While it amassed $1,573,096 in operating expenses during that same period, the building was not operational the first two months of the fiscal year.

We'll have a better idea whether the arena will make or lose money after the next quarter. The revised profit projected for the year is already lower than the original projection by almost $11,000.

Remember that the arena was justified in terms of economic growth for the City of Tulsa and the entire region. The impact should be measured by comparing sales tax growth rates for the city and county to the overall rates for the state and to historical trends, adjusting by any revenue that operation of the arena returns to or drains from the city coffers.

The BOKarena may yet bring in the promised growth -- although the experience of other cities suggests otherwise, and the lack of development near the arena isn't promising. Whether it does or not, the Whirled's story presented the initial numbers in a way that seems intended to make the public believe that it already has.

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5 Comments

mad okie Author Profile Page said:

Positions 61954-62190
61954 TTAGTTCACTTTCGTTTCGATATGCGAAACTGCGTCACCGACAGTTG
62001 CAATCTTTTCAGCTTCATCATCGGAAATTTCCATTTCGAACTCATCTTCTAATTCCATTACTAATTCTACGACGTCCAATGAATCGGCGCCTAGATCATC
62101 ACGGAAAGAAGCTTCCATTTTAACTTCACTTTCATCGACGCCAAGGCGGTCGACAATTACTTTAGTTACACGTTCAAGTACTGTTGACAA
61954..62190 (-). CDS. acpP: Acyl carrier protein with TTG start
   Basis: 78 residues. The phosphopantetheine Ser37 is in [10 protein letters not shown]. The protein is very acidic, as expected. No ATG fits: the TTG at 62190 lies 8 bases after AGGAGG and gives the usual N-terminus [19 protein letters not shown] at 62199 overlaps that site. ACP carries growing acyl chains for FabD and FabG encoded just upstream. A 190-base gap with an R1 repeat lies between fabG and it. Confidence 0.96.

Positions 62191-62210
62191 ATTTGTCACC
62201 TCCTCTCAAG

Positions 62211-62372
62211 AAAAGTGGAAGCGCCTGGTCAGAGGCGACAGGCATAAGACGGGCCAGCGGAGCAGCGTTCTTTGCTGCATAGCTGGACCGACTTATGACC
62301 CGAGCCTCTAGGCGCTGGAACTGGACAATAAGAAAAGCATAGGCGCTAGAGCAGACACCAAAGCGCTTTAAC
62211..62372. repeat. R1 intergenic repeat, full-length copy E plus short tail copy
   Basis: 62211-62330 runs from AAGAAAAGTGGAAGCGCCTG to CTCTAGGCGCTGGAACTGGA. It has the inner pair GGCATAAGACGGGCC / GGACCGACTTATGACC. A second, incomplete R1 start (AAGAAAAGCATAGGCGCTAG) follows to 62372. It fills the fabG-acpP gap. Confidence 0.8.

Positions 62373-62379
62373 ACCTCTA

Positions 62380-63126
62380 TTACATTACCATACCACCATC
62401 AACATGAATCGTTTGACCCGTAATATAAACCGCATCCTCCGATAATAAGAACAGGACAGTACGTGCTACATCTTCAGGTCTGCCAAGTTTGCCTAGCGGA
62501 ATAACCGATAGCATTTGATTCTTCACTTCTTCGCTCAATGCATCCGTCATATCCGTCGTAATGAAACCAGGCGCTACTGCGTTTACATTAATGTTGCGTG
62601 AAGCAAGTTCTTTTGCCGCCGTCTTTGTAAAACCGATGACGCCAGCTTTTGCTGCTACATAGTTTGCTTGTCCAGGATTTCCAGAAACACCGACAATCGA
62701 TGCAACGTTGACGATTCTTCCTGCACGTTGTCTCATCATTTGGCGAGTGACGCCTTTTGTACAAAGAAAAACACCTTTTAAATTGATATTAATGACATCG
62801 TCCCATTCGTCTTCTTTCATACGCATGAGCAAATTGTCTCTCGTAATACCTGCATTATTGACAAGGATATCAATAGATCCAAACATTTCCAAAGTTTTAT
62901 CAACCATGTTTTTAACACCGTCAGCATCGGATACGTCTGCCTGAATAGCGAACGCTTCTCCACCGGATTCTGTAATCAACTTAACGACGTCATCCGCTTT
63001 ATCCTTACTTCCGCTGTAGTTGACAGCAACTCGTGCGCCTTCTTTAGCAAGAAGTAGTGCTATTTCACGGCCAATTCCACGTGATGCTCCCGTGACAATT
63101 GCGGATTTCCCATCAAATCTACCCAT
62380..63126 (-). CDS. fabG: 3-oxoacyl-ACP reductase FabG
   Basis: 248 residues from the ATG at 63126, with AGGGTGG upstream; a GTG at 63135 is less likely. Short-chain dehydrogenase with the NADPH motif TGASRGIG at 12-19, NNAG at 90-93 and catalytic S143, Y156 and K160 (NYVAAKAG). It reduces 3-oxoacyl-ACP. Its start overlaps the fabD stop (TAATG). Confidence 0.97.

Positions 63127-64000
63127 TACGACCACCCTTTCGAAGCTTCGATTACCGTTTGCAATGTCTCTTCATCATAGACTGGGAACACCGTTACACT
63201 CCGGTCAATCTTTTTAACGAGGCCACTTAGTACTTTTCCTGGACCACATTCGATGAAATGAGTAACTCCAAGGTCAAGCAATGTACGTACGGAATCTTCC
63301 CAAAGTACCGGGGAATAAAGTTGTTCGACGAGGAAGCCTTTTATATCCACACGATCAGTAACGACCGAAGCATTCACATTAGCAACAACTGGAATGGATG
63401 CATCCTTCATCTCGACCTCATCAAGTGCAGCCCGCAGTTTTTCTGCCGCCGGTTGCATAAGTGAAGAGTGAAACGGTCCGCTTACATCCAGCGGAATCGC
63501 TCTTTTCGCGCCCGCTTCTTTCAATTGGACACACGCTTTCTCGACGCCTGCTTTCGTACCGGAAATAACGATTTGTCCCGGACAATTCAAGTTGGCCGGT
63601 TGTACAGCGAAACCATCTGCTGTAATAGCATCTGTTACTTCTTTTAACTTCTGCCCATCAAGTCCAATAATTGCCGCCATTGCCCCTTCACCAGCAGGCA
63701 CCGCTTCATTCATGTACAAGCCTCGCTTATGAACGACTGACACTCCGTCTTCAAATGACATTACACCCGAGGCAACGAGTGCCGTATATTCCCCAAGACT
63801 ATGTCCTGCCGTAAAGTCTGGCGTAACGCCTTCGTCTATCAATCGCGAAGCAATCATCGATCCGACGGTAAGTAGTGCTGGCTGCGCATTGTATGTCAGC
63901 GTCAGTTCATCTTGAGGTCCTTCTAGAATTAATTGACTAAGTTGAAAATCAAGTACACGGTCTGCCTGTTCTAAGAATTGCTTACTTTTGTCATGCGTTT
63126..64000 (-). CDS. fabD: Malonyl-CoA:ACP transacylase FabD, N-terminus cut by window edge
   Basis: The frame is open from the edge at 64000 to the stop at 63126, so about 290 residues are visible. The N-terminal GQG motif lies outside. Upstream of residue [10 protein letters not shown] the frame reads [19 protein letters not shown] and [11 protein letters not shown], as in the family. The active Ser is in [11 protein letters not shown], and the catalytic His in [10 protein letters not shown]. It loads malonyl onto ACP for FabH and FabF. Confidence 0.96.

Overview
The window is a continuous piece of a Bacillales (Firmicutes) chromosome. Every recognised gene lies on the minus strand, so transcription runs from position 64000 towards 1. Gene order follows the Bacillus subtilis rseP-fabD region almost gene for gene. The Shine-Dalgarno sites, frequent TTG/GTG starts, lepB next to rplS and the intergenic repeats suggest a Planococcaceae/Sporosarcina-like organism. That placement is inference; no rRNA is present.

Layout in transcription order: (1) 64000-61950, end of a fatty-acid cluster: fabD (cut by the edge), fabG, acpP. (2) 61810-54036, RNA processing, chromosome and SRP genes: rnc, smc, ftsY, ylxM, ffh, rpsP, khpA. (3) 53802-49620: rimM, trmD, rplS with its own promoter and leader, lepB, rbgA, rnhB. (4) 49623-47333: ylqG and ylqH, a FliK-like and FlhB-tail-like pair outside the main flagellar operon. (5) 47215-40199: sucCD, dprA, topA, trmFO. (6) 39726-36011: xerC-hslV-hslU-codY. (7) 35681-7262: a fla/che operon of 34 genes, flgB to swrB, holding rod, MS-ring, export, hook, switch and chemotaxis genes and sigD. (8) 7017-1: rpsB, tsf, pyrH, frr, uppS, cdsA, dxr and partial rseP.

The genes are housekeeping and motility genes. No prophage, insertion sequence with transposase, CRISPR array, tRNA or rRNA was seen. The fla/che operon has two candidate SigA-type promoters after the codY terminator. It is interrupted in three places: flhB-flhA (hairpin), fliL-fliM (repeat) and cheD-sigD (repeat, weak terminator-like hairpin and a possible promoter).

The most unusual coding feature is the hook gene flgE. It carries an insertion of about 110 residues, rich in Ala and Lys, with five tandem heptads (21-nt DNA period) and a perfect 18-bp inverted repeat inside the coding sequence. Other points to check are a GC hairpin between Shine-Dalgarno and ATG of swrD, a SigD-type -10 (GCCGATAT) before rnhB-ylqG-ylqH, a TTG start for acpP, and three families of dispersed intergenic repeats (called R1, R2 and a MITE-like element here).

The BoK will never bring in "new" dollars to Tulsa as it is a loss leader. problem is we paid more for it than we will see in return. who cares if we bring in $1,500,000 in out of town money if it cost us $200,000,000 to get it.

Bob said:

The Arena will provide a form of "economic growth"......it will grow the bank accounts of the Manhattan Construction Co. and Flinto, the primary beneficiaries of the heavy construction project.

They split the $200,000,000 in new tax gravy.

Twice turned down by voters in 1997 and 2000, thanks to new Tulsa County Commissioner Karen Keith as the 2003 Vision 2025 salesperson, we have the privilege of paying for the Arena for the next 9 more years.

Enjoy!

sbtulsa Author Profile Page said:

there are two aspects to judging the arena. one is increased tax revenue, the other is the operating profit or deficit it incurrs.

as far as the deficit, I agree we will have to wait until we have a full quarter of events to go with the full quarter of expenses.